TIO NYC: Museum Wrap – Or Rap
A funny thing happened on the way to the Chagall show at the Jewish Museum. The door to the artist’s darker works – read not all fiddlers on the roof and weightless couples free-floating “Gravity”-style in space – were slammed shut because of the Jewish holiday of Simchat Torah, a celebration of the conclusion of the annual cycle of public Torah readings and the beginning of a new cycle. (In Orthodox and many Conservative congregations, this is the only time of year Torah scrolls are taken out of the ark and read at night.)
We would have loved to have seen the Chagall. The show is filled with images created during a significant, but largely neglected, period in the artist’s career. The work covers the rise of fascism in the 1930s, on through 1948, years spent in Paris and then in exile in New York. Apparently the exhibition somewhat surprisingly features lots of JCs on a cross, clearly a universal symbol for Chagall of a persecuted people, the suffering of the martyred figure twinned by the artist with the horrors of the Holocaust.
We would have relished the intensity of Chagall’s riotous palette – Picasso revered him as a colorist – his flaming oranges and ice-cold blues – but it was not meant to be. Instead we trucked down the road a piece to the Whitney Museum to view the works of Pop icon Robert Indiana (born 1928) on the opening day of the blockbuster.
“Beyond Love” – “LOVE,” the work fashioned by the artist (in 1966) with the tilted “O” to suggest Indiana’s ambivalent (at best) feelings about that ineffable emotion – went viral, becoming an emblem of sexual freedom for the era.
That was the good news.
And the bad news.
The mass production of the image in 2- and 3-D ultimately destroyed Indiana’s reputation in the New York art world – also the center of international art world at the time. (The artist in despair flew the coop to Maine, where he lives today.)
“Beyond Love,” the artist’s first retrospective in the United States, surveys Indiana’s 60-year career as a Pop star, an honor he shared with like-minded iconoclasts such as Andy Warhol, Claes Oldenburg, Roy Lichtenstein and James Rosenquist.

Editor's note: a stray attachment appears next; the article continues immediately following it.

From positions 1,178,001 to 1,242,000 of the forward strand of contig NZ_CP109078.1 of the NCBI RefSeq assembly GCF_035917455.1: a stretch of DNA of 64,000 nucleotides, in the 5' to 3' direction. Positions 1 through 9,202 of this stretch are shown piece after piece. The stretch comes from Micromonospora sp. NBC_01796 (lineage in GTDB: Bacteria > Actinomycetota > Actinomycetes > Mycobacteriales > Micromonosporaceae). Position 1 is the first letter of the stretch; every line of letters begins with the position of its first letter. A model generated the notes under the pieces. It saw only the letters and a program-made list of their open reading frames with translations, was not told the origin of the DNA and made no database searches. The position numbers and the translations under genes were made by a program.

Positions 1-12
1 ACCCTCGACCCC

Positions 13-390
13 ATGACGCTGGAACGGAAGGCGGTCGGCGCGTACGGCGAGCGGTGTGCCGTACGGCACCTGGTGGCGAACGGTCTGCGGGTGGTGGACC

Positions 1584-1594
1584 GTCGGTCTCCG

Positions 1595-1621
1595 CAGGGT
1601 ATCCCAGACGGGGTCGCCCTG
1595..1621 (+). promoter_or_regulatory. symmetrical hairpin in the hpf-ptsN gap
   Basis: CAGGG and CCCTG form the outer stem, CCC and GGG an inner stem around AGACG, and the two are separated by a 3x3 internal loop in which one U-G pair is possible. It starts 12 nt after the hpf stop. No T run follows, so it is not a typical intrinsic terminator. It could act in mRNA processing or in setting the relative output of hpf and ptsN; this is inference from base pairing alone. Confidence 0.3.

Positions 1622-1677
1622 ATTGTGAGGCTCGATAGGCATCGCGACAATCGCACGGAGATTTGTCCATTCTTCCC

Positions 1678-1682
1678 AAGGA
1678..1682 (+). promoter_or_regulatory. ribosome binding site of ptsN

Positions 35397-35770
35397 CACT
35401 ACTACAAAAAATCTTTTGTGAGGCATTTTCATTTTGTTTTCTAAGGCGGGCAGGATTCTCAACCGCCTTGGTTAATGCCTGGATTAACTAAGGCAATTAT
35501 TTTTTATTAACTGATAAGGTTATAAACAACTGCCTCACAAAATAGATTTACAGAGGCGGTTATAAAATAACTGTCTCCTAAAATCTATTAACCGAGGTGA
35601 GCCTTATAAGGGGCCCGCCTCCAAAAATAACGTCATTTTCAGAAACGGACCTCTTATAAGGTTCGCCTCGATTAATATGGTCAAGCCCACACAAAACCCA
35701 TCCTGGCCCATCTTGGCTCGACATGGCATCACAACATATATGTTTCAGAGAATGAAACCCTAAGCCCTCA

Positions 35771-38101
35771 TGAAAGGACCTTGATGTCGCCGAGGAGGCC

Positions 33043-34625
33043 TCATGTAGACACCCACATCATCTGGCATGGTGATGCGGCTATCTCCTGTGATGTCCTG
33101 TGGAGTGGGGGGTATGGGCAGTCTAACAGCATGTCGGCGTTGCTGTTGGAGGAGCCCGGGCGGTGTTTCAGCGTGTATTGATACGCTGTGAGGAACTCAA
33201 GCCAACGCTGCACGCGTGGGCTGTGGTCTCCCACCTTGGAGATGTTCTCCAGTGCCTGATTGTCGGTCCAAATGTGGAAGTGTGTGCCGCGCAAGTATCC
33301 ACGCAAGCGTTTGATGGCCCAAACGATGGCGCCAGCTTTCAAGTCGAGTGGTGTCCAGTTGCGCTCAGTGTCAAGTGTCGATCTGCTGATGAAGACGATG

Indiana manipulated a vocabulary of highway signs and roadside entertainments, combining words and images to create boldly in-your-face and visually kinetic art. The surface optimism of the images, however, belies a darkness that pervades Indiana’s biography. He was adopted by Earl and Carmen Clark and his turbulent childhood in the Midwest was marked by financial instability, yearly moves, and divorce when he was eight. Indiana was gay when the world was far less accepting. The hard-edged graphics and declarative text also provide a running commentary on American myths, history and literature, both a critique and a celebration of the country’s post-war culture: his Confederacy Series, which inveighs against racial injustice, is particularly powerful.
The New York Times raved about the show. For the review, read here.
For us, Indiana’s visual keening appealed more to the head than to the heart. Yes, the show is smart and slick, hard-edged and polychromatic, but for a gut punch, we returned to the Hopper show in the same museum two floors below. The master of stillness and loneliness overwhelms the emotions while confounding the mind. (How did he he do it?) Hopper dazzles – without trying so hard.
And, if the marriage of image and text is your thing, if you applaud attacks on the bourgeois values Pop artists like Indiana held up to ridicule, Magritte was there first. See his show at Museum of Modern Art. And talk about iconic imagery: Magritte’s endlessly popular work has shown up (to date) on a Beatles record label, in a Volkswagon ad, bowler-hat light fixtures, even a Tumblr called Super Magritte.
See related posts on Magritte and Hopper.
(Chagall at the Jewish Museum through February/2/2014. Indiana at the Whitney through January/5/2014)
Balthus “Cats and Girls” at the Met
Julia Margaret Cameron’s incisive portraits pierce the soul of each sitter, but just down the hall is another entirely different portrait show of intimates: “Balthus Cats and Girls.” The 35 works from the 1930s – 1950s are as visually compelling and emotionally moving as they are disturbing. A seething serenity pervades the work depicting the artist’s harem of Lolitas by other names: his first model, Therese Blanchard, a young neighbor in Paris; a variety of nymphets in Switzerland; then Frédérique Tison, his favorite model, at the Château de Chassy in the Morvan during the 1950s. But the paradox makes sense because all young girls (and most cats) make little sense: in repose dreaming or reading one minute; in an estrogen-fueled frenzy the next. We are voyeurs witnessing through Balthus’s canvases a seductive calm before the storm.
Bathus’s beloved cats are alternately avatars for sleek, sensuous young women or as hip cats, surrogates for the mischievous artist (those are vintage Cheshire Cat). One of the best of them is a self-portrait of the artist with a feline head, on loan from the Paris restaurant where the painting hangs today.
The Balthus show also includes a series of 40 small ink drawings for Mitsou, in which the eleven-year-old prodigy evoked his adventures with a stray tomcat, eventually published by the German poet Rainer Maria Rilke in book form in 1921. This is the first time that charming work has ever been seen in public
“Cats and Girls” is the first exhibition of the Balthus’s works in this country in 30 years.
Go because you can. Stay because you can’t look away.
(Through January 12, 2014.)
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